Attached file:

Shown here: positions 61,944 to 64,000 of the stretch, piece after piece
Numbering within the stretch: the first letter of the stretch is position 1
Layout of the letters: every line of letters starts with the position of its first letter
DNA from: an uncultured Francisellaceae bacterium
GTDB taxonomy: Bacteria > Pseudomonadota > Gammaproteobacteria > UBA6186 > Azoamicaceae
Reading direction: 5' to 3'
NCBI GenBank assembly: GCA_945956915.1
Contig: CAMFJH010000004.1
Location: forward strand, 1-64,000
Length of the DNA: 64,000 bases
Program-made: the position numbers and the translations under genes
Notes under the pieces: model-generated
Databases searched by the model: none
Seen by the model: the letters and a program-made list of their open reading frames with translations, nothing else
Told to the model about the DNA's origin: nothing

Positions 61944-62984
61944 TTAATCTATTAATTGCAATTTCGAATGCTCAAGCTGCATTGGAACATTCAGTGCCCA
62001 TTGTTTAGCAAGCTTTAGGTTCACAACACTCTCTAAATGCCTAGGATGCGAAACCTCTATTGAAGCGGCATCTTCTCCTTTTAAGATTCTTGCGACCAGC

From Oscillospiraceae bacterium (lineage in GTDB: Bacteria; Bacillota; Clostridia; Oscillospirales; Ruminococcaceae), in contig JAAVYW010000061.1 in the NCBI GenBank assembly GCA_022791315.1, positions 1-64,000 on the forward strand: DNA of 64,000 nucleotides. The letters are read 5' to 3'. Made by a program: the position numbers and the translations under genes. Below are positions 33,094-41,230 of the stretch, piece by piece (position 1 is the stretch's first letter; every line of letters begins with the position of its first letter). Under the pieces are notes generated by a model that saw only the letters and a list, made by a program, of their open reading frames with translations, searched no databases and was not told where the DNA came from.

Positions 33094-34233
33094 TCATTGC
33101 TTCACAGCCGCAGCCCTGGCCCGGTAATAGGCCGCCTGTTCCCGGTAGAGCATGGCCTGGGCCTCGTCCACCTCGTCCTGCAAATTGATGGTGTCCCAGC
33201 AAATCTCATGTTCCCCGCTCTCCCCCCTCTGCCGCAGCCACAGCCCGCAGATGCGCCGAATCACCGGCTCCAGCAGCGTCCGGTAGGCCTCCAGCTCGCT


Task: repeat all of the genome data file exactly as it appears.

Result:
Shown here: positions 61,944 to 64,000 of the stretch, piece after piece
Numbering within the stretch: the first letter of the stretch is position 1
Layout of the letters: every line of letters starts with the position of its first letter
DNA from: an uncultured Francisellaceae bacterium
GTDB taxonomy: Bacteria > Pseudomonadota > Gammaproteobacteria > UBA6186 > Azoamicaceae
Reading direction: 5' to 3'
NCBI GenBank assembly: GCA_945956915.1
Contig: CAMFJH010000004.1
Location: forward strand, 1-64,000
Length of the DNA: 64,000 bases
Program-made: the position numbers and the translations under genes
Notes under the pieces: model-generated
Databases searched by the model: none
Seen by the model: the letters and a program-made list of their open reading frames with translations, nothing else
Told to the model about the DNA's origin: nothing

Positions 61944-62984
61944 TTAATCTATTAATTGCAATTTCGAATGCTCAAGCTGCATTGGAACATTCAGTGCCCA
62001 TTGTTTAGCAAGCTTTAGGTTCACAACACTCTCTAAATGCCTAGGATGCGAAACCTCTATTGAAGCGGCATCTTCTCCTTTTAAGATTCTTGCGACCAGC

From Oscillospiraceae bacterium (lineage in GTDB: Bacteria; Bacillota; Clostridia; Oscillospirales; Ruminococcaceae), in contig JAAVYW010000061.1 in the NCBI GenBank assembly GCA_022791315.1, positions 1-64,000 on the forward strand: DNA of 64,000 nucleotides. The letters are read 5' to 3'. Made by a program: the position numbers and the translations under genes. Below are positions 33,094-41,230 of the stretch, piece by piece (position 1 is the stretch's first letter; every line of letters begins with the position of its first letter). Under the pieces are notes generated by a model that saw only the letters and a list, made by a program, of their open reading frames with translations, searched no databases and was not told where the DNA came from.

Positions 33094-34233
33094 TCATTGC
33101 TTCACAGCCGCAGCCCTGGCCCGGTAATAGGCCGCCTGTTCCCGGTAGAGCATGGCCTGGGCCTCGTCCACCTCGTCCTGCAAATTGATGGTGTCCCAGC
33201 AAATCTCATGTTCCCCGCTCTCCCCCCTCTGCCGCAGCCACAGCCCGCAGATGCGCCGAATCACCGGCTCCAGCAGCGTCCGGTAGGCCTCCAGCTCGCT